WASHINGTON -- Encouraged by hints of a new willingness to compromise in the Middle East, President Bush is scheduled to embark today on an opening round of consultations with key allies on how to secure a lasting peace in the region.
Mr. Bush, who promised at the end of the 43-day war to take advantage of the opportunity to tackle such long-standing disputes as the Arab-Israeli conflict, will begin with a five-day, three-nation tour to exchange ideas with other leaders from outside the gulf region.
His talks are to open this afternoon in Ottawa, where he is scheduled to meet with Canadian Prime Minister Brian Mulroney; continue tomorrow in Martinique with French President Francois Mitterrand; and conclude Saturday in Bermuda with British Prime Minister John Major.
Mr. Bush's trip, his first since the war ended Feb. 28, comes as Secretary of State James A. Baker III is already in the thick of a diplomatic mission to the Middle East from which he has reported positive responses from the leading Arab nations to the U.S. peace initiative.
Enthusiasm from Israel has seemed slower in coming, but White House spokesman Marlin Fitzwater said the president "is encouraged by the progress that's been made so far."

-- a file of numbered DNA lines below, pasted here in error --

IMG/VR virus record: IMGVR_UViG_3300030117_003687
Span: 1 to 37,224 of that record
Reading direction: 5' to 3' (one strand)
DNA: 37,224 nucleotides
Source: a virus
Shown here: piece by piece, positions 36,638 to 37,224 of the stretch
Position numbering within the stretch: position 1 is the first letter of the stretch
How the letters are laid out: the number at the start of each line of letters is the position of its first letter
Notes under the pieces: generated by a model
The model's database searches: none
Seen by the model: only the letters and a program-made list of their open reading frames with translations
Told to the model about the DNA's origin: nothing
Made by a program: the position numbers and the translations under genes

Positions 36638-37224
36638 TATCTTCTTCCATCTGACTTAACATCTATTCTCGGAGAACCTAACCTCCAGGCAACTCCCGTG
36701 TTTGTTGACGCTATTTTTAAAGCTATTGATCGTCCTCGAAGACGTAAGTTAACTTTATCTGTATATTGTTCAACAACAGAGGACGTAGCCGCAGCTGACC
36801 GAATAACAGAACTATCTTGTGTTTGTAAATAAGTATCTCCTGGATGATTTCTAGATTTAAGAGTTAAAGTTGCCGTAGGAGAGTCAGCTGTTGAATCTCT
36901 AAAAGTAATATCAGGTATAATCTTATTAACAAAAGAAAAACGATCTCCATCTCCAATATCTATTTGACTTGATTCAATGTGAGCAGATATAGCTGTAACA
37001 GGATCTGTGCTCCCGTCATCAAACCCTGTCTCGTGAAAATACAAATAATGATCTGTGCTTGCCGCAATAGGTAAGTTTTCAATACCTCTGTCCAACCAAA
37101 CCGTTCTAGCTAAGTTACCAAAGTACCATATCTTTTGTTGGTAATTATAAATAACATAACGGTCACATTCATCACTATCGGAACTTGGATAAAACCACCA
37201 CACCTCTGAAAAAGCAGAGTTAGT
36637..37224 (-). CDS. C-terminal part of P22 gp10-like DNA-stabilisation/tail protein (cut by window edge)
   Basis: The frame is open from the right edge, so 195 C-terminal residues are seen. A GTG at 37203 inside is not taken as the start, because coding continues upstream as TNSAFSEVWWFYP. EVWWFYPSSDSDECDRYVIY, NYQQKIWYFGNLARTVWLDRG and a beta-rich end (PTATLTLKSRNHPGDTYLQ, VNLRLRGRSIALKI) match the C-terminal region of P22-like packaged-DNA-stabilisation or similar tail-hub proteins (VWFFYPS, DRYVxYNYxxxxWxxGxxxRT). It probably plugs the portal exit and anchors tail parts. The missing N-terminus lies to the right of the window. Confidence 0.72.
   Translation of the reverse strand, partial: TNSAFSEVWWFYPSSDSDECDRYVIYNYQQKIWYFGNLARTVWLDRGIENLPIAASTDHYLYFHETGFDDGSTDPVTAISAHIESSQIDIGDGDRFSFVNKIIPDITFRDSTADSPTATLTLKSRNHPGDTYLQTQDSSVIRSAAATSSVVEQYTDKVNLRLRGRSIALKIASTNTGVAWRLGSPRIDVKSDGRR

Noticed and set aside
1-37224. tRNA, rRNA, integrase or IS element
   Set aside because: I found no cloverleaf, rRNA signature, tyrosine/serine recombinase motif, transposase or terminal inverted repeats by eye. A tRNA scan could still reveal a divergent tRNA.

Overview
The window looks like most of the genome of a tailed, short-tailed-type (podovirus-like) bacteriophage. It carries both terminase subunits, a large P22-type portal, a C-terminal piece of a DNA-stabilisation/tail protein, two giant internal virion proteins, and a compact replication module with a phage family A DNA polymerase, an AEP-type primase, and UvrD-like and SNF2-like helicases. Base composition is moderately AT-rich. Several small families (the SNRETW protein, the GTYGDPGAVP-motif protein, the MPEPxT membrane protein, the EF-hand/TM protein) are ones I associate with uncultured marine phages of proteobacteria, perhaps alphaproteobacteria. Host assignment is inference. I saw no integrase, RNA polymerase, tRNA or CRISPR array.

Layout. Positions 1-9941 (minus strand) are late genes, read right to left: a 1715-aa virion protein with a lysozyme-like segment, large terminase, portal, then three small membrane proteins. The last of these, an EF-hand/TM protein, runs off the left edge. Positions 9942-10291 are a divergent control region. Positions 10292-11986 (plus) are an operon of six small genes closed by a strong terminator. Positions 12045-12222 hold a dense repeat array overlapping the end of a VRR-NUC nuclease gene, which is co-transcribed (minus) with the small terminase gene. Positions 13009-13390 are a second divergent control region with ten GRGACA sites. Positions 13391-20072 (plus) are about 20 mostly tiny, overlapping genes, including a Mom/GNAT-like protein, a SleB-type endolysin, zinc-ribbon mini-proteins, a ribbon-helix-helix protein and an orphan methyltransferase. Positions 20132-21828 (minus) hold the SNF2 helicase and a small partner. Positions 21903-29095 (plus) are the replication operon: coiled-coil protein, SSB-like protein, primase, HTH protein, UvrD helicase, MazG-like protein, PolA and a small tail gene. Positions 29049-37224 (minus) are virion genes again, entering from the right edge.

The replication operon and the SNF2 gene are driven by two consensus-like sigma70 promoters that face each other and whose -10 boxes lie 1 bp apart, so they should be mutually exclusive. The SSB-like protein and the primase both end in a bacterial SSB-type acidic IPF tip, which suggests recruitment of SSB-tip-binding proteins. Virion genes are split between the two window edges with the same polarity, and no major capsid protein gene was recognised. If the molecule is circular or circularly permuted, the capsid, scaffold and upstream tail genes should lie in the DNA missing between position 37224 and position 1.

"Perhaps some of these 4,000-year-old problems can be resolved," said Sen. Orrin G. Hatch, R-Utah, after a White House meeting between Mr. Bush and Republican lawmakers yesterday morning.
French Prime Minister Michel Rocard, who visited Mr. Bush Monday, described the peace process as being in a very preliminary stage, during which all of the leaders are simply exchanging views.
Also on the agenda for talks this week are proposals for controlling the flow of arms in the Middle East; for providing security arrangements to protect Kuwait and its neighbors from future possible attacks such as the Iraqi invasion; and for promoting economic development to help level out disparities between rich and poor nations.
President Bush is expected to make his own postwar victory tour of the gulf region this spring, including stops in Kuwait, Saudi Arabia, Egypt and Israel. Mr. Fitzwater said the trip was in such an early planning stage that none of the details, including the itinerary and dates, had been worked out.
Mr. Bush told reporters Monday that he was eager to go but that he would wait until Secretary Baker's mission is concluded Sunday before making any of those decisions.
While in Ottawa today, President Bush is expected to join Prime Minister Mulroney in signing the U.S.-Canada acid rain agreement that commits both nations to a 50 percent reduction by 2000 in the air pollutants that cause the devastating environmental problem.
On his way home from Bermuda Sunday, Mr. Bush is to stop in Sumter, S.C., to take part in a hometown celebration for troops returning from the war, the first of several he plans to attend during the next few weeks.
Asked why Mr. Bush did not greet returning troops at Andrews Air Force Base or other airports, Mr. Fitzwater said the president did not want to interfere with the warriors' reunions with their families.